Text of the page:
The collapse of the copper and gold mine in the Atacama Desert captured the world's attention, along with that of some of the foremost medical organizations in the world.
But while the rescue of the miners is a light at the end of the tunnel in every sense of the phrase, the ordeal may not be over just yet. Doctors are prepared to treat a host of health conditions caused by their entrapment, from skin infections to post-traumatic stress disorder.
Medical professionals said the dark, dank environment of the mine is a breeding ground for many physical ailments.
Dr. Neil Schachter, medical director of the Respiratory Care Department at Mount Sinai Medical Center in New York City, said that the poor air quality may cause miners to suffer from pulmonary issues -- including a depressed immune system, partially collapsed lungs from shallow breathing, and asthma due to mold and dust inhalation. And, even with the lack of fresh air, the miners were given the go-ahead to smoke while trapped.
"I would expect respiratory infections in this weakened state," said Schachter.
Doctors said fungal infections like ringworm, athlete's foot and jock itch are also likely -- not dangerous but often very uncomfortable. Treatments are available for the miners once they surface, but it can take months to be fungus-free.
Plus, dental hygiene -- an issue that is not usually a primary concern in traumatic events -- could be a looming issue. The miners were not able to brush their teeth for the first 17 days. Because of this, some developed the gum disease gingivitis. Smoking, diabetes, poor nutrition, and hormonal changes all exacerbate the risk. Many of the miners have been smoking, and one is diabetic. Many of their hormone levels are likely to have changed due to the stresses of being trapped. Fortunately, a good dental cleaning will help treat the gum disease.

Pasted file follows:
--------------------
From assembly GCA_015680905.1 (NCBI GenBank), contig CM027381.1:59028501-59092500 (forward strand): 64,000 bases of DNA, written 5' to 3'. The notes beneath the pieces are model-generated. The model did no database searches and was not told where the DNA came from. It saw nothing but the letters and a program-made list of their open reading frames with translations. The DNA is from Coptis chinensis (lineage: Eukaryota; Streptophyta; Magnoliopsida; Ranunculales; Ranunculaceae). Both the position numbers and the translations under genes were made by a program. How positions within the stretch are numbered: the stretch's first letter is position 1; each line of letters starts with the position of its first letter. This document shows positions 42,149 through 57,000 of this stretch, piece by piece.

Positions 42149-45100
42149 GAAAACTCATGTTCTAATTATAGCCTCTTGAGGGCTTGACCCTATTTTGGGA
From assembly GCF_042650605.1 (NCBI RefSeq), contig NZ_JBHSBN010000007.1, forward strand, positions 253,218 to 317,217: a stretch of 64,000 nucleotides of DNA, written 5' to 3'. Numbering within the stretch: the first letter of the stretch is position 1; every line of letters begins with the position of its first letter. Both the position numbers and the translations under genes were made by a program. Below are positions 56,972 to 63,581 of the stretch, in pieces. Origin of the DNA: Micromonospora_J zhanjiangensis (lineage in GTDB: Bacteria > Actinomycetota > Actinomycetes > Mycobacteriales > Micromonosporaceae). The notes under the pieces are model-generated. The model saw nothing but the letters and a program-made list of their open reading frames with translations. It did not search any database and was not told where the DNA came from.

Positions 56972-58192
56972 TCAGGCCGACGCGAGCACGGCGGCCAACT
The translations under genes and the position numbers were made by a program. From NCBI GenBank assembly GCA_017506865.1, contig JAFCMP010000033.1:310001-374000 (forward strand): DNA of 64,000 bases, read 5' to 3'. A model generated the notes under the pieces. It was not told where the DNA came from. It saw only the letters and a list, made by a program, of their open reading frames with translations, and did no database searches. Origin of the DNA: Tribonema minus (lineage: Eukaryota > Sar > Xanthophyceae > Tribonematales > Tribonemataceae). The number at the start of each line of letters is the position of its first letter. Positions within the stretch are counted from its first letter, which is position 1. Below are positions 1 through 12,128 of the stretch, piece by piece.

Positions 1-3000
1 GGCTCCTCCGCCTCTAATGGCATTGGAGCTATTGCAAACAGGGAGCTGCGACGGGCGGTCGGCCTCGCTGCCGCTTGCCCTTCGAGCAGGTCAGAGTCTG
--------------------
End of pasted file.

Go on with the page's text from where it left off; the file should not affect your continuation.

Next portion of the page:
In order to escape the mine, each miner will take a 15-minute to one-hour ride to the surface in the rescue capsule known as the Phoenix. While the capsule is equipped with oxygen masks, a radio, video camera, and medical instruments, experts said the rescue process itself may be particularly arduous, as they will be squeezed into a cylinder that is only 21 inches wide.
Clinton Cragg, a NASA engineer who worked on the Phoenix's design, said that he and his colleagues were not certain what the atmosphere in the shaft would be like; they prepared the cylinder for rocks and debris that may fall while it is being pulled up.
"In the design process, you try to think of everything you can think of that can go wrong, and you try to put something in the design to mitigate or deal with that," said Cragg. "Apparently they tested the capsule in a shaft, and everything is working properly."
Chilean Health Minister Jaime Manalich told reporters on Sunday that the miners could suffer from dizziness or fainting spells, and said they may even experience anxiety attacks from claustrophobia during the half-mile ride back up to the surface.